Monday, September 1, 2014
Inquirer Daily News

City Officials Say They have Made Final Offer to Mummers

Negotiations between the Mummers and the city over how budget cuts will effect the New Year's Day parade wrapped up this afternoon. And the city says they have made their final offer. "Certainly we want to have the Mummers Parade," Mayor Nutter said. "We have put forward what we think is a reasonable offer. The choice is up to the Mummers." Due to budget constraints, the city has reduced the amount they are prepared to pay for the festive strut up Broad Street -- prompting criticism from the Mummers. Mayoral spokesman Doug Oliver said the city has not budged on their offer to cover $300,000 in service expenses. "It is our best and final offer," said Oliver. He added that the city estimates that a shortened parade -- reduced to 6 1/2 hours instead of the traditional eight or nine -- would cost $347,000. Oliver said the city is waiting to hear if the Mummers will accept their terms. Nutter cut $355,000 in parade prize money when he revised the city budget to shore up a $1 billion shortfall over the next five years. He originally said the Mummers would have to cover police and sanitation costs, but later restored the $300,000 for services.

City Officials Say They have Made Final Offer to Mummers

Negotiations between the Mummers and the city over how budget cuts will effect the New Year's Day parade wrapped up this afternoon. And the city says they have made their final offer.

"Certainly we want to have the Mummers Parade," Mayor Nutter said. "We have put forward what we think is a reasonable offer. The choice is up to the Mummers."

Due to budget constraints, the city has reduced the amount they are prepared to pay for the festive strut up Broad Street -- prompting criticism from the Mummers. Mayoral spokesman Doug Oliver said the city has not budged on their offer to cover $300,000 in service expenses.

"It is our best and final offer," said Oliver. He added that the city estimates that a shortened parade -- reduced to 6 1/2 hours instead of the traditional eight or nine -- would cost $347,000. Oliver said the city is waiting to hear if the Mummers will accept their terms.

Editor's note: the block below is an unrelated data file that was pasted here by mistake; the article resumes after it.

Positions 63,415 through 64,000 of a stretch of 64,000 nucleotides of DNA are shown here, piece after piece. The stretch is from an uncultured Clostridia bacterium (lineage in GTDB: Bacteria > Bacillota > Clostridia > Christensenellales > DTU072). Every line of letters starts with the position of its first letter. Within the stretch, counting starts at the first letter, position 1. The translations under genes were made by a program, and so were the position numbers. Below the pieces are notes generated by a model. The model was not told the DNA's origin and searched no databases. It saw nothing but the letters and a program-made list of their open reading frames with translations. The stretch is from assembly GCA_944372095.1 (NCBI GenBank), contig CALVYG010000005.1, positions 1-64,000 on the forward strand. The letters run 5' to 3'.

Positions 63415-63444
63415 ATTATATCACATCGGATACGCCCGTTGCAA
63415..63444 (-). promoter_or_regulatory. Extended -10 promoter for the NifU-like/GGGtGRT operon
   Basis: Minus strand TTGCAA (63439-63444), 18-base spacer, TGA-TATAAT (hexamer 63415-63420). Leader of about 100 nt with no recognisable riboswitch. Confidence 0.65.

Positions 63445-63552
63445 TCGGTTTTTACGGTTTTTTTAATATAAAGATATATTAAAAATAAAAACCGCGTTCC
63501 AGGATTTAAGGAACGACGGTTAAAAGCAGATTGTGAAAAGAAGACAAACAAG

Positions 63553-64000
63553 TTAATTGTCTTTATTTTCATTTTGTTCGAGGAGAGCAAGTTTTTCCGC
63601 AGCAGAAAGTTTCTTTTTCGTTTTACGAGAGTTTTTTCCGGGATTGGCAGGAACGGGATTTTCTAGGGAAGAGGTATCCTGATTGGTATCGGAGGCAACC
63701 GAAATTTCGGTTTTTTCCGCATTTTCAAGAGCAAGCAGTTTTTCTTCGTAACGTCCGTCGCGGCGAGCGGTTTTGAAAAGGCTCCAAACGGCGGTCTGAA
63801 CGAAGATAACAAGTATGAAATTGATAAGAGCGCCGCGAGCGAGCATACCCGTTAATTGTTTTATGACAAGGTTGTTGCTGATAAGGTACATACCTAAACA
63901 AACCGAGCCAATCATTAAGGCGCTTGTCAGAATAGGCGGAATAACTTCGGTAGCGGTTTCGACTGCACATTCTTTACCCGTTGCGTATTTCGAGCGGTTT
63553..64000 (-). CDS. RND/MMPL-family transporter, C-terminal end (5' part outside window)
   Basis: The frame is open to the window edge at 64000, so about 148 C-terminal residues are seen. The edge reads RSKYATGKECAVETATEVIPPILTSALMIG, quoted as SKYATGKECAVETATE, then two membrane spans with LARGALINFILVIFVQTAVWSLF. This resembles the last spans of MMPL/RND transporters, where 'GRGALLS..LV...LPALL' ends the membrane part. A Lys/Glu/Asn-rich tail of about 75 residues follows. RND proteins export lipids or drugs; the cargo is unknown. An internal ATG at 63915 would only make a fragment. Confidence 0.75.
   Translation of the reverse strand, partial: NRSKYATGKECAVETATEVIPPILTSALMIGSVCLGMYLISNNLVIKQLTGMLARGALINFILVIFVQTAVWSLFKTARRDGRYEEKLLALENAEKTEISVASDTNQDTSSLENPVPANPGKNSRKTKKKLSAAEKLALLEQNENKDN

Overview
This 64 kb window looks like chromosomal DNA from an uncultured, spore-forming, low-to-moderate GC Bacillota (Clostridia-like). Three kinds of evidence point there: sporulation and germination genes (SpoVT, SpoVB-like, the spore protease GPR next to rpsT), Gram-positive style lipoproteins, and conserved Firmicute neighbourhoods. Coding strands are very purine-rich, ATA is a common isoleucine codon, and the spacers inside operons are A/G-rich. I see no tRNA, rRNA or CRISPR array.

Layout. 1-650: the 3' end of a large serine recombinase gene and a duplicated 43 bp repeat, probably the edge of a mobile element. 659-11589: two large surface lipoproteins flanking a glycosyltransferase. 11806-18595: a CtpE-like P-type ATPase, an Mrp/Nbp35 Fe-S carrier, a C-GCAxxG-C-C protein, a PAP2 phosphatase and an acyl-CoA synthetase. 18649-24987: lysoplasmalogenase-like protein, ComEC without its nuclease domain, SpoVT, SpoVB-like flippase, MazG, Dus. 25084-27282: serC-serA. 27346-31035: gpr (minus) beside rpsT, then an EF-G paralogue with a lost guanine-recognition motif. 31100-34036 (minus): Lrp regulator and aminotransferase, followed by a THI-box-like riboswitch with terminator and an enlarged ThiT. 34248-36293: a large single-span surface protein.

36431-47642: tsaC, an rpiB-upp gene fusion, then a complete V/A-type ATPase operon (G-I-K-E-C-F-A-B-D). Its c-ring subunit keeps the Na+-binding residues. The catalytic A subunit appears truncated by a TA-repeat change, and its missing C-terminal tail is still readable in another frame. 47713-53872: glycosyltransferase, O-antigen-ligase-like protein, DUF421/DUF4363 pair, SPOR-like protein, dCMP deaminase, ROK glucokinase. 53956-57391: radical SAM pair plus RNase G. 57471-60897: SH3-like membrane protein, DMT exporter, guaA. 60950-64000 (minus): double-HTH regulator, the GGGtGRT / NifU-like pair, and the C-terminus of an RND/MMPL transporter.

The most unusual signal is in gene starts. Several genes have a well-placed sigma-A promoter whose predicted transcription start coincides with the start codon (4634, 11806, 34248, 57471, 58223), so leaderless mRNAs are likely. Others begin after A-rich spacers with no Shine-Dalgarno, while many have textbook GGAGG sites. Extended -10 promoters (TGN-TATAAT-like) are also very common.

Nutter cut $355,000 in parade prize money when he revised the city budget to shore up a $1 billion shortfall over the next five years. He originally said the Mummers would have to cover police and sanitation costs, but later restored the $300,000 for services.

About this blog
Chris Brennan, a native Philadelphian and graduate of Temple University, joined the Daily News in 1999. He has written about SEPTA, the Philadelphia School District, the legalization of casino gambling, state government, the mayor, the governor, City Council and political campaigns. E-mail tips to brennac@phillynews.com
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Jenny DeHuff is a 2005 graduate of the University of Rhode Island, where she cut her teeth in journalism. A South Philly transplant from New England, she joined the Daily News City Hall Bureau in 2013. For the past several years, she has worked as an investigative reporter exposing corruption in suburban politics, covering sometimes ghastly criminal court cases and following the people’s money and how its spent. In addition to being a dogged news hound, she enjoys reading and writing about travel, animals, Irish whiskey and aviation. E-mail tips to dehuffj@phillynews.com
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Sean Collins Walsh is from Bucks County and went to Northwestern University. He joined the Daily News copy desk in 2012 and now covers the Nutter administration. Before that, he interned at papers including The New York Times, The Dallas Morning News and The Seattle Times. E-mail tips to walshSE@phillynews.com
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